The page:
On 8 July 1943, the 78th sailed from the Bay of Tunis to Sicily as part of Task Force Kool. The invasion fleet had been subjected to continuous raids from the German Air Force. The 78th was directed to reinforce the artillery supporting the 18th Infantry and occupy positions 500 yards inland from the beach. The battalion maintained the same position on 9 July when it was ordered to support 1st Division units on the east flank. On 13 July, the 78th was ordered to support the 1st and 31-d Ranger Battalions in their attack on the small mountain town of Butera. The Rangers attacked at night on 13 July and, supported by artillery from the 78th, captured the town by early morning. The next day, the battalion displaced to new positions to support the consolidation of gains made by the Rangers. In the afternoon word came that the Germans had launched a serious counterattack against elements of the 1st Division about six miles to the north and effective antitank measures were needed. General Gaffey ordered the 78th to engage the German tanks by direct fire. However, the 1st Division had already repulsed the German counterattack. On 18 July, the 78th was ordered to reinforce the 14th FA, which was supporting Combat Command A in its mission to capture Palermo. However, upon reaching Palermo, there was no need to employ large armored units, and the 78th was no longer needed in Sicily.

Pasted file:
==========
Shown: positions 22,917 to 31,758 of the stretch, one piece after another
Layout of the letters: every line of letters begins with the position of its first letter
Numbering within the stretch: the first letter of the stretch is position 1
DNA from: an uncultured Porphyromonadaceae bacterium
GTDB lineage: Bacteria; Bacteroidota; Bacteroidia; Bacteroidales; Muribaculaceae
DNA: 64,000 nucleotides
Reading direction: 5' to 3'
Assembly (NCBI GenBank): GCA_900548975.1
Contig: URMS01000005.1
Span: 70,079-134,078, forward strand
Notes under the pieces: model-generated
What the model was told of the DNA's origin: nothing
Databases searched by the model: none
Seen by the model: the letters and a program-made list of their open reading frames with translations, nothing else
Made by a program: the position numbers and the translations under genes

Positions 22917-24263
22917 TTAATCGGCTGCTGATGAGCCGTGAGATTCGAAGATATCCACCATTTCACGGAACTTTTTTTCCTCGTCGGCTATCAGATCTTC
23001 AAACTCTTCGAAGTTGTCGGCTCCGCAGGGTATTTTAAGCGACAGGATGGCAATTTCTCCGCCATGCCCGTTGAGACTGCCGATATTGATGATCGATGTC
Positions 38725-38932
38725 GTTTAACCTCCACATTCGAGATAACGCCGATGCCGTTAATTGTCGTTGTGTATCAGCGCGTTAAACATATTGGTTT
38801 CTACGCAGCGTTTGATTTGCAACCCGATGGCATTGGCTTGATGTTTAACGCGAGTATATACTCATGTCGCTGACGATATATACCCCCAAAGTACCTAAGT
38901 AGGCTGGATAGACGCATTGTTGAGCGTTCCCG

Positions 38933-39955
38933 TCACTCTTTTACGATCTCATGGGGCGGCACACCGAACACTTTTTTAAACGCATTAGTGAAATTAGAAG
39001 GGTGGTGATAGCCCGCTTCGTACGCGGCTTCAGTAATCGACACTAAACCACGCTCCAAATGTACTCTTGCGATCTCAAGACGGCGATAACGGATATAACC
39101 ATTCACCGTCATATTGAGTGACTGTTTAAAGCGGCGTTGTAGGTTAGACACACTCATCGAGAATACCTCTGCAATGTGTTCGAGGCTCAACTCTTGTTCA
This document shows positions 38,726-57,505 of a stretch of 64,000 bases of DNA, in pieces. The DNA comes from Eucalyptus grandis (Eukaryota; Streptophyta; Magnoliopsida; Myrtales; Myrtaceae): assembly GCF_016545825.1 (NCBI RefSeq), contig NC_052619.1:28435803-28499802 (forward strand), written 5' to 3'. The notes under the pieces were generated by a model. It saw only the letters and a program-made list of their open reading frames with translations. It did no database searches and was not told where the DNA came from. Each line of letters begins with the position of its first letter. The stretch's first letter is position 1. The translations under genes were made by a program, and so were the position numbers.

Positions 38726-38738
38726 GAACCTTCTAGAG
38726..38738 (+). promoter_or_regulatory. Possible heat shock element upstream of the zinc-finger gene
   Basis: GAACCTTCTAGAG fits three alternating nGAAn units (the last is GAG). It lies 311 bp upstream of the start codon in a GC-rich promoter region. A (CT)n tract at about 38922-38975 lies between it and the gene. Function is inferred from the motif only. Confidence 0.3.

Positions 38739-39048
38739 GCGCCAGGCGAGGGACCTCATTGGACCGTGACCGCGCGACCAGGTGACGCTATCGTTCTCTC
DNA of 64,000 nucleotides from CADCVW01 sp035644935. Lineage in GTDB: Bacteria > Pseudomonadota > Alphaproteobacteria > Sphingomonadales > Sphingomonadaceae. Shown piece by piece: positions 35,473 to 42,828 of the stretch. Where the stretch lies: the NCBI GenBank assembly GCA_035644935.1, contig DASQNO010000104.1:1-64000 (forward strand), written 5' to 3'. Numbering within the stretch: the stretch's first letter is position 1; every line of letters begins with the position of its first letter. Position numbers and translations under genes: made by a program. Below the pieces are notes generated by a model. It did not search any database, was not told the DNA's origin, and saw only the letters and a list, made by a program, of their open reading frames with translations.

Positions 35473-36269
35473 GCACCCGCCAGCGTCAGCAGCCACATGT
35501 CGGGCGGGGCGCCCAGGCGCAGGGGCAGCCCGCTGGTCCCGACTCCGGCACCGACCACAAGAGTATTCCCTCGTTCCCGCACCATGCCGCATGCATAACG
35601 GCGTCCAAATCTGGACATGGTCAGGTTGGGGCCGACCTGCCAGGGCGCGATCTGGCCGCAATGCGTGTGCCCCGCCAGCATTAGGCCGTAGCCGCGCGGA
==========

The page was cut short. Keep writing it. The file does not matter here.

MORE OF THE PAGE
On 11 July 1944, the 78th Armored Field Artillery Battalion landed on the beaches of Normandy. The 78th was placed under the command of Combat Command B, Brigadier General I.D. White. The next several weeks were devoted to the reconnaissance of possible routes to launch counterattacks, fighting off German air attacks, and defending against enemy artillery. On 1 July, the 78th teamed with the 2d Armored Division to relieve the 7th British Armored Division near Caumont. The Germans frequently counterattacked the 2d Armored Division, subjecting it to continuous artillery fire. The 75 played a large role in repulsing these counterattacks. Under heavy artillery shelling, the 78th returned fire without hesitation. On 17 July, the 2d Armored Division was relieved by the 50th British Brigade and began preparing for the St. Lo breakthrough.